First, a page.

Gas Analysis with TDLAS vs FTIR: A Comparison of Techniques

In the field of gas analysis, there are various techniques for measuring and monitoring gas content. Two common methods are TDLAS (Tunable Diode Laser Absorption Spectroscopy) and FTIR (Fourier Transform Infrared). In this blog post, we will compare these two techniques and discuss their advantages and disadvantages.

TDLAS (Tunable Diode Laser Absorption Spectroscopy):

TDLAS uses an adjustable laser to measure the absorption of gases in a sample solution. By changing the laser’s wavelength, it can be targeted towards specific gas molecules and measure their concentration. The advantages of TDLAS include high measurement accuracy, fast measurements, and the ability to measure multiple gases simultaneously. TDLAS is also less sensitive to interferences from other gases or humidity.

FTIR (Fourier Transform Infrared):

FTIR uses a broad-spectrum infrared light source and an interferometer to measure the absorption of infrared light by different gas molecules in a sample solution. By analyzing the resulting interference pattern, the gas composition and concentration can be determined. The advantages of FTIR include the ability to detect a wide range of gases and identify unknown compounds. FTIR is also flexible and can be used for both gas and liquid analysis.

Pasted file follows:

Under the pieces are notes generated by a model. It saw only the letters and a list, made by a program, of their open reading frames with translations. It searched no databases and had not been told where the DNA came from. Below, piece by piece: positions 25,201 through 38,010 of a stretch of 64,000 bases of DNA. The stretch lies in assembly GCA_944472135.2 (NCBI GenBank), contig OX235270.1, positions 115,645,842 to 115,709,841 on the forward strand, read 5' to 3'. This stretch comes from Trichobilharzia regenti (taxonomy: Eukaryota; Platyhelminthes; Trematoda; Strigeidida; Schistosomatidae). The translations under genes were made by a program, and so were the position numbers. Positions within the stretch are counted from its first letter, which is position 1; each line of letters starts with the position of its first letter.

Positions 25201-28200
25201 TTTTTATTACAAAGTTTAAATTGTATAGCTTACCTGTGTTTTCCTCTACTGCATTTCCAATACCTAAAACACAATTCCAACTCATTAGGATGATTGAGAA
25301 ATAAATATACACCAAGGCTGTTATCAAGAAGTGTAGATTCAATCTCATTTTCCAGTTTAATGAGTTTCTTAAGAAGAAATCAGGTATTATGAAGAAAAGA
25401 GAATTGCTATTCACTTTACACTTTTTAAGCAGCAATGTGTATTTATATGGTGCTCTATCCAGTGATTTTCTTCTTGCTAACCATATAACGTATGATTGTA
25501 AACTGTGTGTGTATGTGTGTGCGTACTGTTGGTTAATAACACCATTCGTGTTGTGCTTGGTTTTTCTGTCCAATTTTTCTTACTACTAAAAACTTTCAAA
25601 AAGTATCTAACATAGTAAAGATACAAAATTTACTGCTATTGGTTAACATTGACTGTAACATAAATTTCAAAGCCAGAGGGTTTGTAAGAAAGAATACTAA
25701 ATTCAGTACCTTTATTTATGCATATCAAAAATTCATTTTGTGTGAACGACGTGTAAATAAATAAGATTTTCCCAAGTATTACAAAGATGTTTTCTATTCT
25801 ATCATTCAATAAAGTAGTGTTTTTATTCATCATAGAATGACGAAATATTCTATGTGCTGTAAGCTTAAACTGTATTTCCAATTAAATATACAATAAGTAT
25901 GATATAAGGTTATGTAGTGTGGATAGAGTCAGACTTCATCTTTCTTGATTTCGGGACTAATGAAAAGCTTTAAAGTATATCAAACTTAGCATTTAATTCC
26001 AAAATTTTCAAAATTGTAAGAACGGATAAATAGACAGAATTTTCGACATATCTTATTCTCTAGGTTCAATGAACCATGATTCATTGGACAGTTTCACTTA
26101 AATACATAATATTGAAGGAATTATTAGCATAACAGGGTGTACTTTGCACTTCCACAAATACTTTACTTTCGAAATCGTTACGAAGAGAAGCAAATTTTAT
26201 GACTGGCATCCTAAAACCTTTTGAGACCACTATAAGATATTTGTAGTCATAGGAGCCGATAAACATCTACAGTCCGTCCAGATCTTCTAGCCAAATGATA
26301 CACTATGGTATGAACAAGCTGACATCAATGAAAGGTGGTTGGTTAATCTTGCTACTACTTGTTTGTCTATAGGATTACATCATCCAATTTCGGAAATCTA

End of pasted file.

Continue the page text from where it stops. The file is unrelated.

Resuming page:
Comparison between TDLAS and FTIR:

  • Measurement Accuracy: Both TDLAS and FTIR can offer high measurement accuracy for gas analysis. However, TDLAS has an advantage in terms of fast measurements and real-time monitoring.
  • Selectivity: TDLAS provides the ability to target specific gas molecules by changing the laser’s wavelength. FTIR, on the other hand, is more general and can detect a broader spectrum of gases.
  • Complexity: FTIR systems can be more complex to use and usually require calibration with reference gases. TDLAS systems are typically more user-friendly and require less maintenance.
  • Cost: FTIR systems can be more expensive than TDLAS systems, both in terms of the instrument itself and the operational costs.

Conclusion:

Both TDLAS and FTIR are useful techniques for gas analysis, and the choice depends on specific requirements and applications. TDLAS offers high accuracy, fast measurements, and the ability to measure multiple gases simultaneously, while FTIR has the advantage of being able to detect a wide range of gases and identify unknown compounds. It is important to evaluate the needs carefully and choose the technique that best suits to achieve the desired gas analysis results. Consider factors such as measurement accuracy, selectivity, complexity, and cost when deciding between TDLAS and FTIR for your gas analysis needs.